With his business interests booming, Senator William A. Clark decided to move his business empire to New York City. Upon arriving, Clark felt that the New York townhouses already standing were too shabby for him to live in, so he decided to show everyone how to build a true palace worth living in. He called up the firm of Lord, Hewlett & Hull to draw up plans for a massive mansion occupying the corner of 960 Fifth Avenue, which would cost $7 million. After the plans were submitted, Clark sent them to Henri Deglane in Paris for further embellishments.
William And His Wife, Anna, Were Said To Have Enjoyed An Income Of Almost $10 Million And Yearly Spent $3 million
When it was completed, the mansion was one of the largest in the city, with over 100 rooms and 6 stories. The mansion had taken 13 years to complete and was, at the time of it's completion, considered to be outdated and gaudy. Nevertheless, William didn't care what the public thought, like most millionaires, and he promptly moved in, along with his large family and even larger art collection. The floor plan of his palace was quite different compared to other millionaires' homes and was sort of an odd clump of rooms, and most importantly, according to Mrs. Charles B. Alexander, there was no ballroom.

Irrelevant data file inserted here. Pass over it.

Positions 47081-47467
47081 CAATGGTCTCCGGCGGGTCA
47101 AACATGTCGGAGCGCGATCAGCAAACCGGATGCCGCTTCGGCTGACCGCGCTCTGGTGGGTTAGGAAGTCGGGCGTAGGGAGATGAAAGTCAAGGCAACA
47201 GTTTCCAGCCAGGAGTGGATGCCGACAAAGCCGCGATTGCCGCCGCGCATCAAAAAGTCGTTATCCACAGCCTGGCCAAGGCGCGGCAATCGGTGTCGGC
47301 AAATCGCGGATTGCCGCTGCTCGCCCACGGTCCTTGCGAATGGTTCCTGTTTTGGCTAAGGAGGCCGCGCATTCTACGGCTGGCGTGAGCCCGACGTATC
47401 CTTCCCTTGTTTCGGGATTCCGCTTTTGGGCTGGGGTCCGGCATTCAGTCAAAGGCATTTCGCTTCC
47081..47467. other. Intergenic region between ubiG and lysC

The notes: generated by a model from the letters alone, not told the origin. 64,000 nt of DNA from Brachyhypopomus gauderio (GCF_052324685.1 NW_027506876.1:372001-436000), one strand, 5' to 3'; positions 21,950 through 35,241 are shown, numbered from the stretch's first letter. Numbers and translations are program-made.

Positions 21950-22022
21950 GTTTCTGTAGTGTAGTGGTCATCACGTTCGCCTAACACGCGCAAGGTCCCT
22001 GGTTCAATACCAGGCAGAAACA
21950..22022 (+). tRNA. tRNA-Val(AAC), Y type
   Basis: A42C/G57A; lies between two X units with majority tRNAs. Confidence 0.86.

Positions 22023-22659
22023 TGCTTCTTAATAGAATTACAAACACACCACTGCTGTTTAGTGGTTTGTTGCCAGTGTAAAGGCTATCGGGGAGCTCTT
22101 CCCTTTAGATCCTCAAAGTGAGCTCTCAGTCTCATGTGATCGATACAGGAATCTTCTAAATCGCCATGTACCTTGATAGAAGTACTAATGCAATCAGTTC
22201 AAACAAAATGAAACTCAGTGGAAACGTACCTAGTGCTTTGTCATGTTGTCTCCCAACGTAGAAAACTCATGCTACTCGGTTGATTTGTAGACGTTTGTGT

The ground floor was dedicated more toward the servants, comfort and storage, while the second floor house the main entertaining rooms. The remaining floors held several bedrooms and servant's rooms. In the basement were the kitchens, pantries, servant's spaces, a wine cellar, garage, cold storage plant, the furnace and a swimming pool. Mr. Clark made sure of one thing in his house, that there be plenty of space to house his art collection.
William A. Clark died in 1925 and the mansion was the scene of his spectacular funeral. Clark's fortune of $100 million was left to be shared by his large family, each getting around $10 million. The Family quickly decided to sell the $7 million mansion and donated it's large art collection to Corcoran Gallery in Washington, along with a $3 million bequest. Mrs. Clark moved into an apartment with her daughter, Huguette M. Clark, in a nearby apartment building at 907 Fifth Avenue on the 8th floor, they later purchased the entire floor.
Huguette had been the favorite child of William A. Clark, she was also his youngest, and when he died she had inherited $20 million, instead of the $10 million her siblings had inherited. She managed her estate brilliantly and on her death was said to be worth $50 million. Huguette was very eccentric and was considered a recluse. She had a large and prized doll collection and would play all day with her dolls.
Huguette sold the furnishings for an additional $3 million and sold to home to developers, who demolished the home and replaced it with an apartment building. Huguette M. Clark died on March 24 2011 at the age of 104.